Apple Open Sources Snow Leopard's Grand Central Dispatch

Posted:
in macOS edited January 2014
Despite being a unique, key marketing feature of Snow Leopard, Apple has decided to open the code behind Grand Central Dispatch under the liberal Apache 2.0 license.



Snow Leopard's new Grand Central Dispatch feature, which serves as a system-wide mechanism for managing parallel task execution across multiple processor cores for developers, involves multiple components in the operating system.



The user-space implementation of the Grand Central Dispatch services API, called libdispatch, has been delivered as its own open source project, joining with other components that are part of projects Apple has already designated as open, including the kernel components in the Darwin OS XNU kernel and the blocks runtime that is part of the LLVM project.



Apple's code giveaway was "something of a surprise," according to MacResearch, a website covering the use of Apple technologies in the scientific research community, because the new feature of Snow Leopard "could be seen to give Apple a competitive edge in the new world of multi-core."



However, opening the code to the community could help pave the way for its adoption. Writing for MacResearch, Drew McCormack noted, "Until today, it would have been very unlikely that any new UNIX tools would be developed on Mac OS X using Grand Central, simply because they would only run on the Mac. With the possibility that Grand Central will become available on other UNIX systems, the likelihood that Grand Central will be incorporated into command line tools is greatly increased."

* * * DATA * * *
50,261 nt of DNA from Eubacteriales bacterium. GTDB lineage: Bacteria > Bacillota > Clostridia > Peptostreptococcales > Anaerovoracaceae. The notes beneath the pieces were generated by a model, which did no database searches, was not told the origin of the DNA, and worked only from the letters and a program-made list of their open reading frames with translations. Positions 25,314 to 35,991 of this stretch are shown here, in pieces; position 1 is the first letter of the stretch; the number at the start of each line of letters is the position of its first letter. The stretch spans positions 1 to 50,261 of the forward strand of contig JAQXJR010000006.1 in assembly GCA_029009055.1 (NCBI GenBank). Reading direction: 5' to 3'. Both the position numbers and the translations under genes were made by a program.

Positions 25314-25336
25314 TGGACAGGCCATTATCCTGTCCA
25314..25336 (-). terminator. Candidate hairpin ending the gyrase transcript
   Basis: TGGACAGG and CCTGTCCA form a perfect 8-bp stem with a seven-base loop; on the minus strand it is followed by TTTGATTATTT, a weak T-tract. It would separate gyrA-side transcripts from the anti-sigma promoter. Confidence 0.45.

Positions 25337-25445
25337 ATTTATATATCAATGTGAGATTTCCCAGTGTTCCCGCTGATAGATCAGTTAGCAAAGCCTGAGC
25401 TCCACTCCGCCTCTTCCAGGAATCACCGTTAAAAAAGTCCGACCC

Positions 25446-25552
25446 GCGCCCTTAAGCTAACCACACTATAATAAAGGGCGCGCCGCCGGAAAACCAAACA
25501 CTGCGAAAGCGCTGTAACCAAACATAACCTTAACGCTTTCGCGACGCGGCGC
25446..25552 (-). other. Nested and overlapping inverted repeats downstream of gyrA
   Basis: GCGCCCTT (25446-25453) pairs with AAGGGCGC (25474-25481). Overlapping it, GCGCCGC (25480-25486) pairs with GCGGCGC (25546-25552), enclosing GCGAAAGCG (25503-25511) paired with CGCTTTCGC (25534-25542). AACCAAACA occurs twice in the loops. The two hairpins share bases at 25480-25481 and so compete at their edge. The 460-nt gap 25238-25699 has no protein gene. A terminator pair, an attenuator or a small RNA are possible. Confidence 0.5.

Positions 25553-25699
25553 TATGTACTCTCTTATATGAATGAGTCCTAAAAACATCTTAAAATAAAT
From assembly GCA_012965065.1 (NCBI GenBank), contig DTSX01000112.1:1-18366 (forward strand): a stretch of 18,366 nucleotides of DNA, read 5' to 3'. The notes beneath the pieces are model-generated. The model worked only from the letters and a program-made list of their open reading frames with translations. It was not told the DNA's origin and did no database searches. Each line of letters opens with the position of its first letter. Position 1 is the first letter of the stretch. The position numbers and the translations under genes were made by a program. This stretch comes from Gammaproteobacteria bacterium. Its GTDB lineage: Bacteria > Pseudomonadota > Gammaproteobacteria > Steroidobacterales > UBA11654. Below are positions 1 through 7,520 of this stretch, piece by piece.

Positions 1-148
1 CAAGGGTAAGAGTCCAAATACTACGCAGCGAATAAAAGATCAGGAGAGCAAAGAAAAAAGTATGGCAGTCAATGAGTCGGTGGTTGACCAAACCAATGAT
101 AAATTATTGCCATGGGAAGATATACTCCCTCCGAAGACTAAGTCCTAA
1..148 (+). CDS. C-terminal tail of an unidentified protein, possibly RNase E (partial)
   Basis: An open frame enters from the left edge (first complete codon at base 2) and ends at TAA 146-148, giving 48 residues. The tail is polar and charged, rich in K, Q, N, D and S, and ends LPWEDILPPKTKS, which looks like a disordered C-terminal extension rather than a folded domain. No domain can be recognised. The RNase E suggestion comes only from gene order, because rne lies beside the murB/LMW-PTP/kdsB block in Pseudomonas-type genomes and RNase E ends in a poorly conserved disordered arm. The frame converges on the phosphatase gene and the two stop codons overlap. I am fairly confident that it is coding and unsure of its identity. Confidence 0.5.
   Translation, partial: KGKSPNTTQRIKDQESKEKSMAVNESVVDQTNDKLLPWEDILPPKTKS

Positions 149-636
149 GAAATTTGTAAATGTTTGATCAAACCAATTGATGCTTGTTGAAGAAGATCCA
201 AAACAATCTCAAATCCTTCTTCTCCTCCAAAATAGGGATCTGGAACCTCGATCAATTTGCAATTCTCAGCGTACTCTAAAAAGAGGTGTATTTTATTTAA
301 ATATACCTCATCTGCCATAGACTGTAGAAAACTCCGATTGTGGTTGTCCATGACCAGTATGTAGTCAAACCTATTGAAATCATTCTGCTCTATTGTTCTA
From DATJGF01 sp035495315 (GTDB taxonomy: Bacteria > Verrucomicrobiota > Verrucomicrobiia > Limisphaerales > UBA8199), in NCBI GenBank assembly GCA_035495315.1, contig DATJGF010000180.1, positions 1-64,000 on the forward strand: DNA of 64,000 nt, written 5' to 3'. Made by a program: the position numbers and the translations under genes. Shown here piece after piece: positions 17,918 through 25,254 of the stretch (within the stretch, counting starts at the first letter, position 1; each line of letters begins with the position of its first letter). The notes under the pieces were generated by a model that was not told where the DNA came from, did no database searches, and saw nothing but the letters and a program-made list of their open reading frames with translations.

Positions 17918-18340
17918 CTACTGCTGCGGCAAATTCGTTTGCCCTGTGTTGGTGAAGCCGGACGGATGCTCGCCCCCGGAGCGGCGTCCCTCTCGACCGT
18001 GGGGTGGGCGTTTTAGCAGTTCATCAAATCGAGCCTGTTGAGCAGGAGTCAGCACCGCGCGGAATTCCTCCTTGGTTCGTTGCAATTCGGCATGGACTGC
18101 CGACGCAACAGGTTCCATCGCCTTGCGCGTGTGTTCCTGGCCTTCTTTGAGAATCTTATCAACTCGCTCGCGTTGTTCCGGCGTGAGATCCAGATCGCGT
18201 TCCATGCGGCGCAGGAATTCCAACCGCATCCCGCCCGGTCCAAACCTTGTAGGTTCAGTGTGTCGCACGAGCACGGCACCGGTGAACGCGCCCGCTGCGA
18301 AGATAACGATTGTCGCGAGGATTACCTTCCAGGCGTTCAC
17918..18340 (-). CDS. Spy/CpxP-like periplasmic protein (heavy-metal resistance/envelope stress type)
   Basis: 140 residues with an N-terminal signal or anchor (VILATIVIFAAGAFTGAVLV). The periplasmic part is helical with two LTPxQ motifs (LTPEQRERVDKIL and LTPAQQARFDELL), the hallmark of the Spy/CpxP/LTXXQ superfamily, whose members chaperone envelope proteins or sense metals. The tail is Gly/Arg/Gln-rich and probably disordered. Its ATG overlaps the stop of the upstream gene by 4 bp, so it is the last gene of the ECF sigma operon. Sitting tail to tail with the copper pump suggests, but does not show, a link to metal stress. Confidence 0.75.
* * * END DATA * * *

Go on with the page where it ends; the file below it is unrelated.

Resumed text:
McCormack said there was little risk to Apple of sharing its new code, saying that it was "unlikely that Grand Central would be used by any direct competitor to Apple, like Microsoft," and noting that its adoption by other Unix and Linux systems would not "really pose a threat to Apple?s consumer-based business."



Apple contributes to and runs a variety of open source projects, from WebKit to CUPS. Some efforts to open source its code have been wildly successful, while other have seen little enthusiasm. For example, there has been no real interest in Apple's launchd among the greater open source community out side of Mac OS X, in large measure because it would require a massive reworking of Linux in order to put it to use.



Open source support for other Apple code that is easier for others to use has been a mixed bag. There has been some limited use of Darwin Streaming Server, Apple's RTSP streaming project incorporated in Mac OS X Server as QuickTime Streaming Server. Webkit has been wildly successful, particularly in the mobile arena. Bonjour has been implemented for Linux, and taken in new directions.